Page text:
CRM 2011: Multiple Cascade Delete – part 2

In my previous post CRM 2011: Multiple Cascade Delete – part 1 I discussed the limitations in relationship behavior configuration for manual intersect entities, and proposed a solution with a plugin and a configuration entity.

In this post I will go into the details of the plugin and how it is registered.

I will not go into the basics of writing a plugin, there are tons of examples out there.
You need to be somewhat familiar with the event execution pipeline in Microsoft Dynamics CRM 2011 and the SDK classes used when developing plugins using late binding.


Consider the following entity model:


Role records should be deleted if either the associated contact or account is deleted, but only one of the relations can be configured with cascade delete. Responsibility records should be deleted if associated Role is deleted. The goal is to accomplish this through a generic plugin that is configured using a dedicated CRM entity.

Plugin overview

The plugin will contain three main blocks

  1. Configuration cache being loaded on demand and cleared whenever a Cascade Delete rule is being changed.
  2. Pre Validation step to retrieve all child records that should be deleted prior to the parent record being deleted.
  3. Pre Operation step to perform the deletion of retrieved child records.

The reason for separating block 2 and 3 is described in more detail in the previous post.

1. Plugin configuration

I use an EntityCollection as a cache for all Cascade Delete rules defined in the configuration entity (see previous post).

public class CascadeDelete : IPlugin
    private EntityCollection _cascadeDeleteRules = null;

If the plugin is triggered by a change to any of these rules, it should be cleared to force a reload on next delete message from CRM.

if (context.PrimaryEntityName == "jr_cascade_delete" &&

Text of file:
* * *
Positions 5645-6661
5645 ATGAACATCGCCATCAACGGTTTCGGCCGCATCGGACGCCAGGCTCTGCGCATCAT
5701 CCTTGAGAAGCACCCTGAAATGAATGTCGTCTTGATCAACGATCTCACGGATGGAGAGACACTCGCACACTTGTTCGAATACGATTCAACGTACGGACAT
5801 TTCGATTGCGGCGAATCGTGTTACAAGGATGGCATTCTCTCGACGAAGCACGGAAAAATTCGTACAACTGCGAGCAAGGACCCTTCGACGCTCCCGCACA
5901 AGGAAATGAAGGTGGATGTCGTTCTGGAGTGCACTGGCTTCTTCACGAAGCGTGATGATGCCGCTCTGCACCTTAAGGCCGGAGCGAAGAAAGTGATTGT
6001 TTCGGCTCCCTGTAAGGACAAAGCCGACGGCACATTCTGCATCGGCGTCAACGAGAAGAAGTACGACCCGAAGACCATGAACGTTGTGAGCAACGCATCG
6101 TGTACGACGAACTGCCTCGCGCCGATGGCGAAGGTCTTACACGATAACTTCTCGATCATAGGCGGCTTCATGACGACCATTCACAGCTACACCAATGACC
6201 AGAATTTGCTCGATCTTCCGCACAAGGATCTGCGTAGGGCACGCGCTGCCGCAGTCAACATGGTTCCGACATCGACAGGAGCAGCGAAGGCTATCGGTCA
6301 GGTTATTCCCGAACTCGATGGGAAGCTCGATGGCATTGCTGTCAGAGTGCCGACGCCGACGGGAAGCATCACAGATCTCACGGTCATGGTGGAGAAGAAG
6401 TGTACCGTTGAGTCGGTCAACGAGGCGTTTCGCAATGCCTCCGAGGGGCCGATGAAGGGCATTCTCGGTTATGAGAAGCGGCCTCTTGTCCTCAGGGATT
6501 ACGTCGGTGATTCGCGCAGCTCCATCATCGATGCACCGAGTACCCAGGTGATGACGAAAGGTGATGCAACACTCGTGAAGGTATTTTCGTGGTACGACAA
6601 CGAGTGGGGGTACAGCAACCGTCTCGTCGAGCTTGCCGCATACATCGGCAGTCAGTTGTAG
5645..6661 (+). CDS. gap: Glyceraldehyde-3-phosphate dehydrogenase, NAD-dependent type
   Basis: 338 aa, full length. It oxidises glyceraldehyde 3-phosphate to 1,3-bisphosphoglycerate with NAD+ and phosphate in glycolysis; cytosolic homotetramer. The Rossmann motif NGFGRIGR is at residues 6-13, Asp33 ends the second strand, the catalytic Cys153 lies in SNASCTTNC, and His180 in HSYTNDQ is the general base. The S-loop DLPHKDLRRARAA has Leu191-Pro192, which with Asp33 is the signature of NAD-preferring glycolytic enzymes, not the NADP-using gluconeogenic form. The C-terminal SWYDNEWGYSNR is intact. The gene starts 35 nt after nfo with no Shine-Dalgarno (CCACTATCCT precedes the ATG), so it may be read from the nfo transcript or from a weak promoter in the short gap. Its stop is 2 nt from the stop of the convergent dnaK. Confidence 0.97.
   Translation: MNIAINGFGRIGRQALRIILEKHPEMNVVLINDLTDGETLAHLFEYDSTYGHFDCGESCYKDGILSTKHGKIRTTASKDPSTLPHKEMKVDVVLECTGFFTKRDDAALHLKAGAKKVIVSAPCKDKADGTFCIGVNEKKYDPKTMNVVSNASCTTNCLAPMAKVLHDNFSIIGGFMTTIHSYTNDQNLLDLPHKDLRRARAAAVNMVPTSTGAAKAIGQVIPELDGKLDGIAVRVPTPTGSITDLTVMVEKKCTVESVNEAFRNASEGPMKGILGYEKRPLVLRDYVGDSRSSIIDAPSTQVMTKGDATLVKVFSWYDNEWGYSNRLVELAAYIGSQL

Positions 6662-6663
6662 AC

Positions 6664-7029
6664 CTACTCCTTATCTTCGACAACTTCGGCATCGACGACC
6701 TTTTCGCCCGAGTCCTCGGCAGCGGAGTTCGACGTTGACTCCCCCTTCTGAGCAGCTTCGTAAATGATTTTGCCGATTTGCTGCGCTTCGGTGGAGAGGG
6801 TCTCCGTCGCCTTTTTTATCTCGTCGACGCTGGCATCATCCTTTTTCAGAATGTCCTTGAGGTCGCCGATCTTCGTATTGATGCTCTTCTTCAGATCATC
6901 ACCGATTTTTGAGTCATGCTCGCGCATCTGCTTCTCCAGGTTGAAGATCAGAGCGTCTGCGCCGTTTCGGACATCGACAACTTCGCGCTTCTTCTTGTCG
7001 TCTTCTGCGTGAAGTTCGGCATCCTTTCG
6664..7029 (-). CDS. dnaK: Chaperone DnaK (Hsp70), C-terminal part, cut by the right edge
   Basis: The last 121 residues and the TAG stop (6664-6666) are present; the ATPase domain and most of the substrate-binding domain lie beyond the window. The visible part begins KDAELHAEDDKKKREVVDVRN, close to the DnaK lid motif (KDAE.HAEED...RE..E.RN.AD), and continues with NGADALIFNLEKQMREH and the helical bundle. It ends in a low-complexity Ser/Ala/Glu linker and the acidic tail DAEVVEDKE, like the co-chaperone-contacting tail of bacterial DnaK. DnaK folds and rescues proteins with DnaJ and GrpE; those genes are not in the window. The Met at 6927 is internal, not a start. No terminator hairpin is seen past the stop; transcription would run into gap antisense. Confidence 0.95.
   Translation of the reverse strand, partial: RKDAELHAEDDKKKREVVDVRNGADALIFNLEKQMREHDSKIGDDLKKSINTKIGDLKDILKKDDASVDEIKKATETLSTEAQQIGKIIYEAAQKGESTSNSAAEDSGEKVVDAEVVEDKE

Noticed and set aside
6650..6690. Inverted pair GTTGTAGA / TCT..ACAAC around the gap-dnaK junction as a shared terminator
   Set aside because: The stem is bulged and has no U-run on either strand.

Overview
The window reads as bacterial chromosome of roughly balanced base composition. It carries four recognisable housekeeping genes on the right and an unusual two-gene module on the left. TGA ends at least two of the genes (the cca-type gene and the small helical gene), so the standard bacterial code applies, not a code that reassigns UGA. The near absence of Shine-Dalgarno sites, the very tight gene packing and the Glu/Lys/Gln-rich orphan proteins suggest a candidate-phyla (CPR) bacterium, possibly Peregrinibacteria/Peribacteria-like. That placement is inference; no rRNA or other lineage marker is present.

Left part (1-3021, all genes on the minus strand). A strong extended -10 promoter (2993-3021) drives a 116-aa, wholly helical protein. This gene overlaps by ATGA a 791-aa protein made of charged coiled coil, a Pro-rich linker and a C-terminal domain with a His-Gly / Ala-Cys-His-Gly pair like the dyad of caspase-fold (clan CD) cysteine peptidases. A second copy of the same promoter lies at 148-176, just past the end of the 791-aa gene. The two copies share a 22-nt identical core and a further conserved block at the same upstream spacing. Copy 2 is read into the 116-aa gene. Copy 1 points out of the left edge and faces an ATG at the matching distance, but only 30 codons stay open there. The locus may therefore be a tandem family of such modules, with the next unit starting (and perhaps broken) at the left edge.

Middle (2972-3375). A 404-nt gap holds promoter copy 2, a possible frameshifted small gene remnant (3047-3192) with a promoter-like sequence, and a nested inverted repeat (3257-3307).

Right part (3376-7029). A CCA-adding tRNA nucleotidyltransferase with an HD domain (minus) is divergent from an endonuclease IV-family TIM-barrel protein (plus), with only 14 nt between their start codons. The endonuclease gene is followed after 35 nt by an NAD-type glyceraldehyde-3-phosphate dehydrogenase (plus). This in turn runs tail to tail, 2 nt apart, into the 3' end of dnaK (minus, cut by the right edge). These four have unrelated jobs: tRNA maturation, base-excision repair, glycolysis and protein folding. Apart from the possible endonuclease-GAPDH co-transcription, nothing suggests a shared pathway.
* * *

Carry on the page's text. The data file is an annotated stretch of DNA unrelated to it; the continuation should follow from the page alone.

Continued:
(context.MessageName == "Create" ||
     context.MessageName == "Update" || 
     context.MessageName == "Delete"))
    tracer.Trace("Cascade Delete rule changed, clearing cache");
    _cascadeDeleteRules = null;

When the plugin is triggered by an entity being deleted, the cache is loaded if it has not already been loaded.

if (_cascadeDeleteRules == null)
    QueryByAttribute query = new QueryByAttribute("jr_cascade_delete");
    query.AddAttributeValue("statecode", 0);
    query.ColumnSet = new ColumnSet("jr_parent_entity", "jr_child_entity", "jr_lookup_attribute");
    _cascadeDeleteRules = service.RetrieveMultiple(query);

2. Pre Validation – Retrieve children to delete

In this block, all rules in the cache will be examined to determine for each rule if it is applicable to the (parent) entity being deleted.

EntityCollection RecordsToDelete = new EntityCollection();
foreach (Entity rule in _cascadeDeleteRules.Entities)
    string parent = (string)rule["jr_parent_entity"];
    string child = (string)rule["jr_child_entity"];
    string attribute = (string)rule["jr_lookup_attribute"];
    tracer.Trace("Relation: {0} {1} {2}", parent, child, attribute);
    if (parent == context.PrimaryEntityName)